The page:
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Available under a Creative Commons Attribution Non-Commercial Share Alike 4.0 International Licence


Media and socio-cultural communication

Publication Details

New Media & Society, Vol. 11, No. 1-2, 261-278. 2009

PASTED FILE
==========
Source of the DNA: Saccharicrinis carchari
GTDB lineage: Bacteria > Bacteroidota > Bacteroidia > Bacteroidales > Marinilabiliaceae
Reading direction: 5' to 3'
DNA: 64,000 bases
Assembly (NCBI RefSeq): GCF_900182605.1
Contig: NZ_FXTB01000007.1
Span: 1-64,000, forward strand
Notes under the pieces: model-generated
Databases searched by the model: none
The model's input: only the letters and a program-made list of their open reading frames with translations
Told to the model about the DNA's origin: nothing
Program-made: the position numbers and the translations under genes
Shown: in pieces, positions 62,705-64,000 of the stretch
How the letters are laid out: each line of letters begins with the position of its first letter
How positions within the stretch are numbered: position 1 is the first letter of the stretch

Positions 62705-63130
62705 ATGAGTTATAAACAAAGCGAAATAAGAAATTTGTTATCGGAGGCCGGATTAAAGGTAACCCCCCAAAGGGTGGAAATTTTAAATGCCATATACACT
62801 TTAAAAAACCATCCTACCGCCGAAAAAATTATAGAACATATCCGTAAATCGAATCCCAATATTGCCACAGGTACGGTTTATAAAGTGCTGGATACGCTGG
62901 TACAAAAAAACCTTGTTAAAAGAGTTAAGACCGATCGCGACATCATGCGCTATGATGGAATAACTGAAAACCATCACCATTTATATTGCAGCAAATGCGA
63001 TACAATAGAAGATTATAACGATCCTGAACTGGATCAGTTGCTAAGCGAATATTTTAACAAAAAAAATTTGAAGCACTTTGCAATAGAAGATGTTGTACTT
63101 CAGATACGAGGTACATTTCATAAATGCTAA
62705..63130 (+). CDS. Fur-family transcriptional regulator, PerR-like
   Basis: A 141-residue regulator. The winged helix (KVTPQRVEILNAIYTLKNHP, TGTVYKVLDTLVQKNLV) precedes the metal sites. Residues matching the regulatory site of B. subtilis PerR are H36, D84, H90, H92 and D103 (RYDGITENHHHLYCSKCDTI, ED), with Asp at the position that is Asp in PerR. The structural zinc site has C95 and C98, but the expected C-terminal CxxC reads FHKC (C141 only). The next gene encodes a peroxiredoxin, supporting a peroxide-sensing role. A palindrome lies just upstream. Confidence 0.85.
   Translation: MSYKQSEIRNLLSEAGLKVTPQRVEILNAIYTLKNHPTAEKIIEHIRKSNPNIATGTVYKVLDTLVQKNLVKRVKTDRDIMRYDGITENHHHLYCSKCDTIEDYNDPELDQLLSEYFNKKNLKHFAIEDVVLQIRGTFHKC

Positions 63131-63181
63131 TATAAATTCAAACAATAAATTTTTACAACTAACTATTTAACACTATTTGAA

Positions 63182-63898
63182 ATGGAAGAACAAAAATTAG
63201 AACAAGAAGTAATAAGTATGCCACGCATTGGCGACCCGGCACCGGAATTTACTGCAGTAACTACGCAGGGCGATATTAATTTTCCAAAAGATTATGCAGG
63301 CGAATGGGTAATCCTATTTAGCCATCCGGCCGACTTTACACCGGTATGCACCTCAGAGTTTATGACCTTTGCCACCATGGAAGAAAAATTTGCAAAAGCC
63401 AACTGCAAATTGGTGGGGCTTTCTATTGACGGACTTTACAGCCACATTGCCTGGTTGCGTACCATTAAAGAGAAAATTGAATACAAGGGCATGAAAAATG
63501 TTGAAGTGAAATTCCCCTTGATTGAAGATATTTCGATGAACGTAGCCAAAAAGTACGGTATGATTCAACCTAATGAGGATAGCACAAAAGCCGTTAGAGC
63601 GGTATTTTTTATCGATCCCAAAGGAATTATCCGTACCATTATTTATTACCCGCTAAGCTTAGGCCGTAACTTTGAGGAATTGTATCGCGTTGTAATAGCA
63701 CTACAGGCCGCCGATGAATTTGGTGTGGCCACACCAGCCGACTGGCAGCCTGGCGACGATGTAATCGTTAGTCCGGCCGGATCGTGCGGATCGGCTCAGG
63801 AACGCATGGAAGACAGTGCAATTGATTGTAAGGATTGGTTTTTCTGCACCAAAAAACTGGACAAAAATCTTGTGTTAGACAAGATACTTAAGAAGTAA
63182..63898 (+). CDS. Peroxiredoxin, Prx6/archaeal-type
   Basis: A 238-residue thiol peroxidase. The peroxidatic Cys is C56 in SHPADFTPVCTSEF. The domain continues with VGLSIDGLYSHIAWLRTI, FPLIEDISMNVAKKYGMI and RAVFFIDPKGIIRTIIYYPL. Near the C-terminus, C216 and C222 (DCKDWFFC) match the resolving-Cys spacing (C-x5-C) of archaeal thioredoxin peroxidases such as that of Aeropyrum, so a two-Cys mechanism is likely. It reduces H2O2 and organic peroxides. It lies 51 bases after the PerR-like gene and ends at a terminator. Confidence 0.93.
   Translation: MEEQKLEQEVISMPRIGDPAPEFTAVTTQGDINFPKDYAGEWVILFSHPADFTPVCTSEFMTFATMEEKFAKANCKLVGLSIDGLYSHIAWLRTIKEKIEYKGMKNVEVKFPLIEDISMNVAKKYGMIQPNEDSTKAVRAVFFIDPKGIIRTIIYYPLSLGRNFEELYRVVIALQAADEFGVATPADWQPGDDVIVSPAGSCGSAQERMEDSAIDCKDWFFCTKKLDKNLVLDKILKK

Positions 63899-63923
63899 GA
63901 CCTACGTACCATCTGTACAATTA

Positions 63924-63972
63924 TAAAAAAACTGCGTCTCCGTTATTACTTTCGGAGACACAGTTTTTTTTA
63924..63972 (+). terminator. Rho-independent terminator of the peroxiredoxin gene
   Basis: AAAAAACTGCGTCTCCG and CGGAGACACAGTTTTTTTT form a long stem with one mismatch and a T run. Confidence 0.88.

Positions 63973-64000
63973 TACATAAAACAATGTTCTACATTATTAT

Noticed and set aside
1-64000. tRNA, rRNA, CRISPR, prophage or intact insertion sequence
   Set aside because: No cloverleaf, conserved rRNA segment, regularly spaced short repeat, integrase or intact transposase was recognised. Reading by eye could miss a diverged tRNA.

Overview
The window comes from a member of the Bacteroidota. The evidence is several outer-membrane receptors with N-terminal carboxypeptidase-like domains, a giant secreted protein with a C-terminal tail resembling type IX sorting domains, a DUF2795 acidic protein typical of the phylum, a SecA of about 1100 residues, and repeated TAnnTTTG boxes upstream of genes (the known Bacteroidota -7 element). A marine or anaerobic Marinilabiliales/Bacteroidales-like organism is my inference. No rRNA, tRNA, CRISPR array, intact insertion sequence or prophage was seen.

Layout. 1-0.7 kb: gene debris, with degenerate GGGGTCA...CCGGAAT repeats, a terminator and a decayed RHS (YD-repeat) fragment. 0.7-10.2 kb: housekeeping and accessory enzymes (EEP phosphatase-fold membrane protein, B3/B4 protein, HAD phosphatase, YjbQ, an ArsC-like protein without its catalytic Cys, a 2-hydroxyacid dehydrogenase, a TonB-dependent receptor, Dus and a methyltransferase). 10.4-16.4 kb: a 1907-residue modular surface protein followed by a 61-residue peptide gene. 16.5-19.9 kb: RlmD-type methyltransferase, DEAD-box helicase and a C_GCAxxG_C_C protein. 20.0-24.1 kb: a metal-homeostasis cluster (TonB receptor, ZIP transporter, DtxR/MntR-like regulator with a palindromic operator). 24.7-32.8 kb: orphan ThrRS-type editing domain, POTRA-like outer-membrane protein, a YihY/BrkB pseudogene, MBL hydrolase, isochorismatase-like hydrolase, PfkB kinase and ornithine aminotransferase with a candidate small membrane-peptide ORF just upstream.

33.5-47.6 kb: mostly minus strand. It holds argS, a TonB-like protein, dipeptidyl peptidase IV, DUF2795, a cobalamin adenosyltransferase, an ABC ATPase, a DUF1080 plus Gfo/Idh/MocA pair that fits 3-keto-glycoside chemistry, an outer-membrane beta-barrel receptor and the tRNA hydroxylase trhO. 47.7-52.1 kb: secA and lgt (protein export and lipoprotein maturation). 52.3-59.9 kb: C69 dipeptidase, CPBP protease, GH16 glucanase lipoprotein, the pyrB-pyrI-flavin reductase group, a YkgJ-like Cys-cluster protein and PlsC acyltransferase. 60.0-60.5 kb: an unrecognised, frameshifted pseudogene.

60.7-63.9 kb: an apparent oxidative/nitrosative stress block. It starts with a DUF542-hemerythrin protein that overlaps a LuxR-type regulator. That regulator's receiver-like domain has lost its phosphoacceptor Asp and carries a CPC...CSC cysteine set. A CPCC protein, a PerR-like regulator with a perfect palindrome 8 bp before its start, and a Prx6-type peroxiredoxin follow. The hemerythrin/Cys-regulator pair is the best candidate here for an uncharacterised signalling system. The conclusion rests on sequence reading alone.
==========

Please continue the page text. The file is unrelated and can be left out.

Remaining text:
Like its analogue counterpart, digital radio is one of the 'older' forms of new media. The technology of digital radio broadcasting has been under active development for at least 25 years and has produced a number of different technical solutions, the longest established of which is Eureka-147 or Digital Audio Broadcasting (DAB). This article explores DAB's distinctly European vision for the future of broadcasting. DAB is traced to its origins in 1980s European research and development policy and its affinity with traditions of European public service broadcasting. Ironically, it was DAB's failure to capitalize on its 'Europeanness' that contributed to the fragmentary political support that it later received, compromising its subsequent implementation. From a contemporary perspective DAB's original mission, while visionary, to provide enhanced, interactive information and entertainment services through audio, text and visual content, appears to have misread trends towards convergence and appears out of step with contemporary media consumption patterns.



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